Thursday, July 14, 2011

Achievement Unlocked!

One of the things I have been working on lately is "Cheevos" , a blatant rip off of video game mechanics. Of course I've also done video game work so I don't see that as a bad thing, as long as you know the impact.

So I have been working on Achievements! These are rewards (currently I am looking at putting out cards) earned by completing various acts. Each Achievement will have a benefit (either one time, expendable or passive), an act required to gain it, a scope, and a set of descriptive tags.

Before I get too deep into the layout of achievements, I should stress the point and it falls onto the last mention, the descriptive tags. Achievements utilize the best in passive aggressive technology to help a GM steer a sandbox campaign into having a theme or tone. Achievements are thus a form of meta gaming without forcing a move into railroad or story gaming (though they can be used in that as well). The Achievements are something laid out to all the players at all times, these don't work if players do not know all of the Achievements and all of the ways to gain them.

Example Achievements:

The Frasier
Benefit: Cash in to re-roll a die
Requirement: Roll a 1 on a d20 where 2+ is success
Scope: Game Session
Tag: Light-hearted OR Epic
*

The Frasier Crane
Benefit: Once per game, re-roll a d20 result of 1.
Requirement: Roll a 1 on a d20 where a 2+ is success, then re-roll it and get a second 1.
Scope: Character
Tag: Light-hearted
*

Saviour
Benefit: +1 to all saving throws
Requirement: Have your character sacrifice himself to save the party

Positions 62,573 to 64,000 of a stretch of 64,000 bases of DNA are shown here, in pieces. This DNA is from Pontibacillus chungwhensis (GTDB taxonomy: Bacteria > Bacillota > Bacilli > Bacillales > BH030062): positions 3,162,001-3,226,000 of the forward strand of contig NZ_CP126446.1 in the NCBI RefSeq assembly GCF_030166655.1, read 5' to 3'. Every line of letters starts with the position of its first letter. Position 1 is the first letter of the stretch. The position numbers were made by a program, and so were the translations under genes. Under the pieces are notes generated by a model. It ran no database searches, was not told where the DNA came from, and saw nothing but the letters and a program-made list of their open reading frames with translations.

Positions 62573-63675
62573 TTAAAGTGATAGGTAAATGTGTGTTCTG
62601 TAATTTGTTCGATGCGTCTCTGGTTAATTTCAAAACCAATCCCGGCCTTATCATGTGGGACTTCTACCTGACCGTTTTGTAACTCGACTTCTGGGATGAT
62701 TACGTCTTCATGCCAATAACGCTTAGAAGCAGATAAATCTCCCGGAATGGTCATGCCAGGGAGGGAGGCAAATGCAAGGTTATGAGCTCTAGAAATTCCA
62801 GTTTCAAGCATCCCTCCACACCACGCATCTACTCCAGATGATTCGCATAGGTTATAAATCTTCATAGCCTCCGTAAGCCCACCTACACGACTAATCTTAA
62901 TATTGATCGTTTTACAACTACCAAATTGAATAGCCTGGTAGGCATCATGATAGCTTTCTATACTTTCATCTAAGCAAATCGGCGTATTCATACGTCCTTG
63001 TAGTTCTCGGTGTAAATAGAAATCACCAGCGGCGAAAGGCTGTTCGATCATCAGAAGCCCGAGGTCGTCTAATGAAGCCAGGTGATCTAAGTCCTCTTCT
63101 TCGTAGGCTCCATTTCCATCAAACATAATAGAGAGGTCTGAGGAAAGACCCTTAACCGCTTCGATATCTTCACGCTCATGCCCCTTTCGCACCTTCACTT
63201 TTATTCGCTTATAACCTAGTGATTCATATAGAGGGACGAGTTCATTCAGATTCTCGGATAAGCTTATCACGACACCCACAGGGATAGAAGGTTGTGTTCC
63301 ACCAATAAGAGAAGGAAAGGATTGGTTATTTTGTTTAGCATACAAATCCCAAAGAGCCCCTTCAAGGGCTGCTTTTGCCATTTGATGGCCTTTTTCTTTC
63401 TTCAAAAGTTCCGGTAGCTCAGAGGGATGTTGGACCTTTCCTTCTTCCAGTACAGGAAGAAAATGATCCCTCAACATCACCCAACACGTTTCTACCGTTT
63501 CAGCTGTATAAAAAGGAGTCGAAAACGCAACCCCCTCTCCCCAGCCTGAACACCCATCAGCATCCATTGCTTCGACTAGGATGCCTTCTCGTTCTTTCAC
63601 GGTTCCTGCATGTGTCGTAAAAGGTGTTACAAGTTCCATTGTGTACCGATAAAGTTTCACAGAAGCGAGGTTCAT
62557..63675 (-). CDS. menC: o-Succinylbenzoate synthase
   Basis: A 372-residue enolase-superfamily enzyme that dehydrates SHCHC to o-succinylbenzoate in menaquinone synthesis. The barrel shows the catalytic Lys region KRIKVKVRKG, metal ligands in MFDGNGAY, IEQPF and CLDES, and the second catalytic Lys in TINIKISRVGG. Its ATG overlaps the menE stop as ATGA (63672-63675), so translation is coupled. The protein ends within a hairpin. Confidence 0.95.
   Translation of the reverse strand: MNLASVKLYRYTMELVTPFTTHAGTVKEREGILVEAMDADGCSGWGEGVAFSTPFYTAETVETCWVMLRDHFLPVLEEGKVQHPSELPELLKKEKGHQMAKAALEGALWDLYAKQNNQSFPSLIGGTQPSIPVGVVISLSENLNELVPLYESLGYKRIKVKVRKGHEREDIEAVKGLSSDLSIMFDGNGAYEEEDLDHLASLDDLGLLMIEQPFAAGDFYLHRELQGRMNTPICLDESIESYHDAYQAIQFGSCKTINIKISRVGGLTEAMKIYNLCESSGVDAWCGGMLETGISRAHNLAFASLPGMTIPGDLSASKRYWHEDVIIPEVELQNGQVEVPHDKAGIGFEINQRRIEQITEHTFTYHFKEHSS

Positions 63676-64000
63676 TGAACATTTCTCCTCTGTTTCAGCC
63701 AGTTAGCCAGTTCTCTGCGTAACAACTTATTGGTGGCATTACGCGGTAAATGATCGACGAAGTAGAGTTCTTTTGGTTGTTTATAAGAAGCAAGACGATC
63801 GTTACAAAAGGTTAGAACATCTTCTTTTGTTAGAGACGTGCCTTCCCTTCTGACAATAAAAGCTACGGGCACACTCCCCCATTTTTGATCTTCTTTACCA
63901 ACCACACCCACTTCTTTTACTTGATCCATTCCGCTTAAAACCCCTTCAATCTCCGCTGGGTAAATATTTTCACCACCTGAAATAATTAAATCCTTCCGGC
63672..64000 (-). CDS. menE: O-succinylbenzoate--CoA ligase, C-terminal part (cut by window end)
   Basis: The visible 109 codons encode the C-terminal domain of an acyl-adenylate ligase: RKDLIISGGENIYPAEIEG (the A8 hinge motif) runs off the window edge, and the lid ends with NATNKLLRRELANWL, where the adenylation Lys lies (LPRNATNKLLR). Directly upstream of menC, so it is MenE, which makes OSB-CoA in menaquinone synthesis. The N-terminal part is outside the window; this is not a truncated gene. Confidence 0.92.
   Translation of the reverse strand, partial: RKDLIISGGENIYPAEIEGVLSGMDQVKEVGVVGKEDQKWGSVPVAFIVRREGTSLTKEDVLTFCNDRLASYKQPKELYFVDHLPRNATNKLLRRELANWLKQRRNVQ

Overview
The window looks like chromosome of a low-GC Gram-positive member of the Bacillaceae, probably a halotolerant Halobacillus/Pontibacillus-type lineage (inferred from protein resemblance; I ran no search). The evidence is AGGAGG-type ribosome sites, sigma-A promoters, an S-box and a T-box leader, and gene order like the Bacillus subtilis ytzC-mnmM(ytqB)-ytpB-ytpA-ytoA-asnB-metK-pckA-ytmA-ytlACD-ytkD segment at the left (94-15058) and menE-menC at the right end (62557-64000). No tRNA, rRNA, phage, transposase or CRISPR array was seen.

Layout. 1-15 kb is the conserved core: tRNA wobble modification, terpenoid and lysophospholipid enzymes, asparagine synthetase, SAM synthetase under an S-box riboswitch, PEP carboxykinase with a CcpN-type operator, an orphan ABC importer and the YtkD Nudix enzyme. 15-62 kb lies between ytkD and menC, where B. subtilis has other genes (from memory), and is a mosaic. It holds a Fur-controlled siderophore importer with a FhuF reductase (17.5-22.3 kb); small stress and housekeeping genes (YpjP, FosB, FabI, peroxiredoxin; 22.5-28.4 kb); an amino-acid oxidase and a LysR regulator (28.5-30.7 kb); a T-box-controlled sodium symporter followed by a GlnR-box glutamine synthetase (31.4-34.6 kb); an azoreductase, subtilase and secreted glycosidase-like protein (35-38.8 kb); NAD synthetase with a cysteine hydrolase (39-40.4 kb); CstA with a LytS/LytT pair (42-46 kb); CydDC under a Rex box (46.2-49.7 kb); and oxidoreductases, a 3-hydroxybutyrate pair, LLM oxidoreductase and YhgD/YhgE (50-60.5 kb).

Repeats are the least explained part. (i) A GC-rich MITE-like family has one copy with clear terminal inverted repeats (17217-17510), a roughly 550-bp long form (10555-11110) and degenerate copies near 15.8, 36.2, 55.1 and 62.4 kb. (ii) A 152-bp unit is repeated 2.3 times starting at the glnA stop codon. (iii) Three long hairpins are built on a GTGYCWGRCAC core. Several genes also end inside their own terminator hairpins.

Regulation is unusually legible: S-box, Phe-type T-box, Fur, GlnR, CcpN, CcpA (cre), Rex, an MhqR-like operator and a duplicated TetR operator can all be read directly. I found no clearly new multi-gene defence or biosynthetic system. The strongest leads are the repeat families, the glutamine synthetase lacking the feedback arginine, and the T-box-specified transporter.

Scope: Campaign
Tag: Dark OR Epic
*

Munchies
Benefit: Cash in to dictate the result of any die roll or set of die rolls.
Requirement: Buy Pizza and/or Beer for the entire table
Scope: Player
Tag: Light-hearted OR Damn Leech Players


So what does this mean? The name is just a title, the benefit is what you gain from the Achievement. The requirement is likewise self explanatory. So we'll dive into Scope.

Scope involves how long a player can keep the benefit. The following are currently planned scopes:

Game Session - Until you leave the table tonight
Character - Until your current character dies
Campaign - Until you switch campaigns
Player - Any time you play under the same GM

Tags are not purely descriptive; they do have an impact. When the GM is trying to run a campaign with a specific theme or tone, he should specify those tones and themes. Only Achievements that match those tones and themes are available (including already awarded Player achievements).

A final note is that Achievements are a first come first serve. If Bob gets "the Frasier" and 20 minutes later Tom achieves the same conditions he gets squat (unless Bob already cashed in the Achievement and put it back in circulation).


What is the goal? Rather than trying to force characters to act in a certain way, you set out a nice spread of carrots for acting in the way you wish. They can ignore them all, but they are there as 'encouragement'. Note these can things that also act as teaching methods for new players. If you want a wilderness exploring adventure for people used to story games, throw down some Achievements for wandering into a new hex, or building an outpost or whatever you wish to expose players used to the "plot-wagon" to.

Thoughts?

1 comment:

  1. I had an idea a while back about using something like level titles as a sort of achievement.

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